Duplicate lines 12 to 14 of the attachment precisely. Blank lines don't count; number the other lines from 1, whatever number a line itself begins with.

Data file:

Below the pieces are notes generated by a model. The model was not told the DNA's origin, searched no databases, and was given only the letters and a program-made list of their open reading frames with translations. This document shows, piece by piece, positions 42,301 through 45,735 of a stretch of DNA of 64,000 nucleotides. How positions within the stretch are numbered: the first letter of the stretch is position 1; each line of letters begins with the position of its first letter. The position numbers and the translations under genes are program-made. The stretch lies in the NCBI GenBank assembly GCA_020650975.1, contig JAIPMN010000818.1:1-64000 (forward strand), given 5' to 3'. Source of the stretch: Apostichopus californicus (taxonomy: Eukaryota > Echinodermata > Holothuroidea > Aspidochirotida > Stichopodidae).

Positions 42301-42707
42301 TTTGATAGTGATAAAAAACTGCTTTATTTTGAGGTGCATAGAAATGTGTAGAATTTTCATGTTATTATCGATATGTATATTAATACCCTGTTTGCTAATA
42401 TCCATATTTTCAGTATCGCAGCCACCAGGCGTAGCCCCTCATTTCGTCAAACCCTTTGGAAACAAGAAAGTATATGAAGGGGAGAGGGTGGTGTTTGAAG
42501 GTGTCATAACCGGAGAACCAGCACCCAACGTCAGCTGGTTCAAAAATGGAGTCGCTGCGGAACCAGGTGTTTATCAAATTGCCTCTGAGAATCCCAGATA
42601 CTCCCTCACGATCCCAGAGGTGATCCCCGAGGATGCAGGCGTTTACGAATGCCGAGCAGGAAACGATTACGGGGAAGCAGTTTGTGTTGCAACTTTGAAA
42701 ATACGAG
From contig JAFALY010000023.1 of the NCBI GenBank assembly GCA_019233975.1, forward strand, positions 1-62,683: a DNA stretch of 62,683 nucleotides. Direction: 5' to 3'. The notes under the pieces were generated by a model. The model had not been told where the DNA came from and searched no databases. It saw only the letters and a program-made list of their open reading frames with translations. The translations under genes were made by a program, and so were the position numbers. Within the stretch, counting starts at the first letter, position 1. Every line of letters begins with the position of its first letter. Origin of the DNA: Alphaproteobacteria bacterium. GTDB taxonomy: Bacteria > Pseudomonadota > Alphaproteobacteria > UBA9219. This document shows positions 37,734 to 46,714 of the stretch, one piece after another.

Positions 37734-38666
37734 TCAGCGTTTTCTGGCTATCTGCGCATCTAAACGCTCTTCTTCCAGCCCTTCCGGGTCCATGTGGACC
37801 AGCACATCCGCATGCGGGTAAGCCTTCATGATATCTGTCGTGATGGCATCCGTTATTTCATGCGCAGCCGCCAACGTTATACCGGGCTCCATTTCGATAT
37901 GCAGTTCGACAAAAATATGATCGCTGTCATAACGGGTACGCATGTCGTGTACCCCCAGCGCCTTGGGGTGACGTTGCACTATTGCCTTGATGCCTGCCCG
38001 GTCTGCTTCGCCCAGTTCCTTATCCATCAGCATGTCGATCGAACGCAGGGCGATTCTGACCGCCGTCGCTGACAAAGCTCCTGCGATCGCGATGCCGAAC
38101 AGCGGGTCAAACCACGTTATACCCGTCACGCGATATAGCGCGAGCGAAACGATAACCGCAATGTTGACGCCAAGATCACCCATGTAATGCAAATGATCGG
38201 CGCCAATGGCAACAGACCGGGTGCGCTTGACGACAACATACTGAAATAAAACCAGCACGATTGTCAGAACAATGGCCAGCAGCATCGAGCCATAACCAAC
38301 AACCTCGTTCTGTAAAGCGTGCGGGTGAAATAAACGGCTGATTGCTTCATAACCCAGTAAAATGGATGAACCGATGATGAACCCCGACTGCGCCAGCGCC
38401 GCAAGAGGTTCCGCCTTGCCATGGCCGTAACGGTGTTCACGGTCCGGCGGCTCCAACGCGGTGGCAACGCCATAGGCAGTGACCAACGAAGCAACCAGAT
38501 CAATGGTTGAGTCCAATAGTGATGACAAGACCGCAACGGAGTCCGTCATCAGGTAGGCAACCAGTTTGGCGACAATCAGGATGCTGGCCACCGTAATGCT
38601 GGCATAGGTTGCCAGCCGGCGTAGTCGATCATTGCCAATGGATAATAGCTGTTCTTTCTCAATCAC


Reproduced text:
37901 GCAGTTCGACAAAAATATGATCGCTGTCATAACGGGTACGCATGTCGTGTACCCCCAGCGCCTTGGGGTGACGTTGCACTATTGCCTTGATGCCTGCCCG
38001 GTCTGCTTCGCCCAGTTCCTTATCCATCAGCATGTCGATCGAACGCAGGGCGATTCTGACCGCCGTCGCTGACAAAGCTCCTGCGATCGCGATGCCGAAC
38101 AGCGGGTCAAACCACGTTATACCCGTCACGCGATATAGCGCGAGCGAAACGATAACCGCAATGTTGACGCCAAGATCACCCATGTAATGCAAATGATCGG